Microsoft has lost a trademark battle against British Sky Broadcasting (BSkyB) at the U.K.'s High Court in London, which may force the software giant to change the name of its clouds storage service, or pay fines.
In a court ruling on June 28, Judge Sarah Asplin found that Microsoft had infringed the "Sky" trademark owned by BSkyB by using the "SkyDrive" name. As a result, the software giant could be barred from using the marketing term for its consumer and enterprise document and photo storage service in the 28 member state bloc.
Another hearing will be held in due course, which will allow Microsoft to put forward its case for an appeal against the judgment, as well as a decision on remedies that it will have to comply with.
Microsoft said it will be appealing the decision.
BSkyB remains one of the largest pay-TV broadcasters in the European Union, with a particularly strong presence in the U.K. Aside from satellite television, the part News Corp.-owned company has also worked to develop mobile applications and services for PCs and tablets that leverage the functionality of the cloud. The company also sported its own cloud storage service, which discontinued in 2011.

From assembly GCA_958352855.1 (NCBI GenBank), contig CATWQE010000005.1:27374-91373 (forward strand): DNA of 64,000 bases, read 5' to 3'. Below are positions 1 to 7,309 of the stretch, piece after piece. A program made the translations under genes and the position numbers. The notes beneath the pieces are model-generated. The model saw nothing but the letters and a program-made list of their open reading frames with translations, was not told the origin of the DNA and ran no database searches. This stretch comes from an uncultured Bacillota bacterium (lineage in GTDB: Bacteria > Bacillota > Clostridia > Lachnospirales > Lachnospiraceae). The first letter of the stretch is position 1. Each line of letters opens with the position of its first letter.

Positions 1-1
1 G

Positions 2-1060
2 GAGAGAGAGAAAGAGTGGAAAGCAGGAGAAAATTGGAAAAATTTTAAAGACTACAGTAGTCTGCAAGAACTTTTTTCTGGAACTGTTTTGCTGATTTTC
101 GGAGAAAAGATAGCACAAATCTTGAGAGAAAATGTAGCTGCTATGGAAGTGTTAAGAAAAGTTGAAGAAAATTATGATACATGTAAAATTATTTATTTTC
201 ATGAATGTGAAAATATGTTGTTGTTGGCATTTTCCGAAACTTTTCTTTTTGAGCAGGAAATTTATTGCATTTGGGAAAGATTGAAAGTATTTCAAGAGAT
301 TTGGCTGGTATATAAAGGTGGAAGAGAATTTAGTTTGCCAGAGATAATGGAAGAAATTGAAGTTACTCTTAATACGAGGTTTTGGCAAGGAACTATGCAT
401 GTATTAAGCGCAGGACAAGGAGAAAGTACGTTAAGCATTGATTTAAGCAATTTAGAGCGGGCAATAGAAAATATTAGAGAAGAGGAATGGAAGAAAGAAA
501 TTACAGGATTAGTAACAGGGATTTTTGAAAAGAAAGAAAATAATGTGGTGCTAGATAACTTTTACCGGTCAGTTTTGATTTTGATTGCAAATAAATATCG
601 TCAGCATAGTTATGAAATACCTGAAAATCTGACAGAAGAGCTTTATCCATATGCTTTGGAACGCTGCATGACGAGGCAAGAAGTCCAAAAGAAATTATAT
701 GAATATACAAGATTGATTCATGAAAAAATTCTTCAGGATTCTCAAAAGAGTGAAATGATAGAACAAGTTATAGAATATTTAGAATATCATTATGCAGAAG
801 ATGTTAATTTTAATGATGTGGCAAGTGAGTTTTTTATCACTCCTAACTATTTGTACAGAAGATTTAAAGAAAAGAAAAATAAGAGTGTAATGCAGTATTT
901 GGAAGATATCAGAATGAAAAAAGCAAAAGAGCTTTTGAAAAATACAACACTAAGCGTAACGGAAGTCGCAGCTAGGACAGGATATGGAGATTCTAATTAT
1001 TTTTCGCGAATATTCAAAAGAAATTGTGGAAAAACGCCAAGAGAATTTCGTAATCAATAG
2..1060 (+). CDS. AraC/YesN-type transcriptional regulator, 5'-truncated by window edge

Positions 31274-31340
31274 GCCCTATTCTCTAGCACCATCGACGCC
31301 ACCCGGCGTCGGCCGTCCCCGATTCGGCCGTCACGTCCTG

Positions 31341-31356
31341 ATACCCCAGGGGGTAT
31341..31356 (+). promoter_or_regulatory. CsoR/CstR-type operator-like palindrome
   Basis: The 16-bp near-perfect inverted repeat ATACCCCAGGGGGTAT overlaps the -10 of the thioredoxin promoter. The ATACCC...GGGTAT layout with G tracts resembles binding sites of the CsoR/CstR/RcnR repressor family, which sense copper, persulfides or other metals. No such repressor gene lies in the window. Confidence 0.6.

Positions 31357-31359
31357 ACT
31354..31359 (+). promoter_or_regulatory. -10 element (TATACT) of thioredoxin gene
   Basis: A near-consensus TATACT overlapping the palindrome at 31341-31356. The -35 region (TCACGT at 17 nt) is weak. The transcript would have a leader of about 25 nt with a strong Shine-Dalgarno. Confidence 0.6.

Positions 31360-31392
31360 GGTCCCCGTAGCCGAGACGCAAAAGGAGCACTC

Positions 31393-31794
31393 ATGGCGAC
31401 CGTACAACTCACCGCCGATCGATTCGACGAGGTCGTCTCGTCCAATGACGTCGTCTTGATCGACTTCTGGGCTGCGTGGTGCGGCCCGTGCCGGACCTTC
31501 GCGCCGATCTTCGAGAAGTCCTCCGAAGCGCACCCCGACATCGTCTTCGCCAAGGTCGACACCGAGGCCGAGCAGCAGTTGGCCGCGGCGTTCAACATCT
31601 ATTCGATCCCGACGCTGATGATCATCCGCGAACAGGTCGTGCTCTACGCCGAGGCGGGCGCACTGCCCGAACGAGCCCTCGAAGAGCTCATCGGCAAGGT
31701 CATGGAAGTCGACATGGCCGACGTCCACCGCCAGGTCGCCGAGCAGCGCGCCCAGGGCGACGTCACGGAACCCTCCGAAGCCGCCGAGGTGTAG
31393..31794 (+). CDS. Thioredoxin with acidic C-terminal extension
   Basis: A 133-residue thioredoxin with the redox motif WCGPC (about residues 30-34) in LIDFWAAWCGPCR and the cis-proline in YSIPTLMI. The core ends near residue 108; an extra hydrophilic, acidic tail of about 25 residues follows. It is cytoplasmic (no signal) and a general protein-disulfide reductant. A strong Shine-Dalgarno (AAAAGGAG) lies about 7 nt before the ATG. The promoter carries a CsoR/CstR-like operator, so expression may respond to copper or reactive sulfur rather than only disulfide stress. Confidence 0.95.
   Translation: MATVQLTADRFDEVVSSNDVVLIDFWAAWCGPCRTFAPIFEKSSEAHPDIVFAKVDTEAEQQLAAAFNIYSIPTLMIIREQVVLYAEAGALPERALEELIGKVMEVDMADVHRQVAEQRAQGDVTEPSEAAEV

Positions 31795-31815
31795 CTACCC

Microsoft has, however, submitted its own counterclaim to the suit, claiming that four BSkyB trademarks should be invalidated based on "grounds of descriptiveness for cloud storage services," under the condition that cloud services and pay-TV services are not difficult to confuse in this day and age.
While Microsoft accepted that there is some similarity between BSkyB's broadband provision and its cloud storage, according to the ruling, the judge argued that Microsoft's use of "SkyDrive" was ultimately detrimental to BSkyB's own trademarks, and therefore constituted an infringement.
The ruling comes just days after Microsoft showed off Windows 8.1, codenamed "Blue," at its Build developers' conference. The next-generation operating system will, and is due out in October this year.
The cloud storage firm remains a popular product with consumers and enterprise users alike, sporting more than 250 million users worldwide.
In recent weeks, Microsoft added additional features to take on its rival in the outsourced cloud email and collaboration space by a premium paid-storage service for users, further adding weight to Microsoft's bid to become a devices and services company.to Outlook.com and the cloud storage service. SkyDrive also comes as
This isn't the first time BSkyB has taken shots at products with similar sounding names. In 2010 when Skype was reportedly, the broadcaster aimed at the voice-and-video calling service under similar circumstances. Skype won the trademark in a number of EU countries, and the case failed to go anywhere far.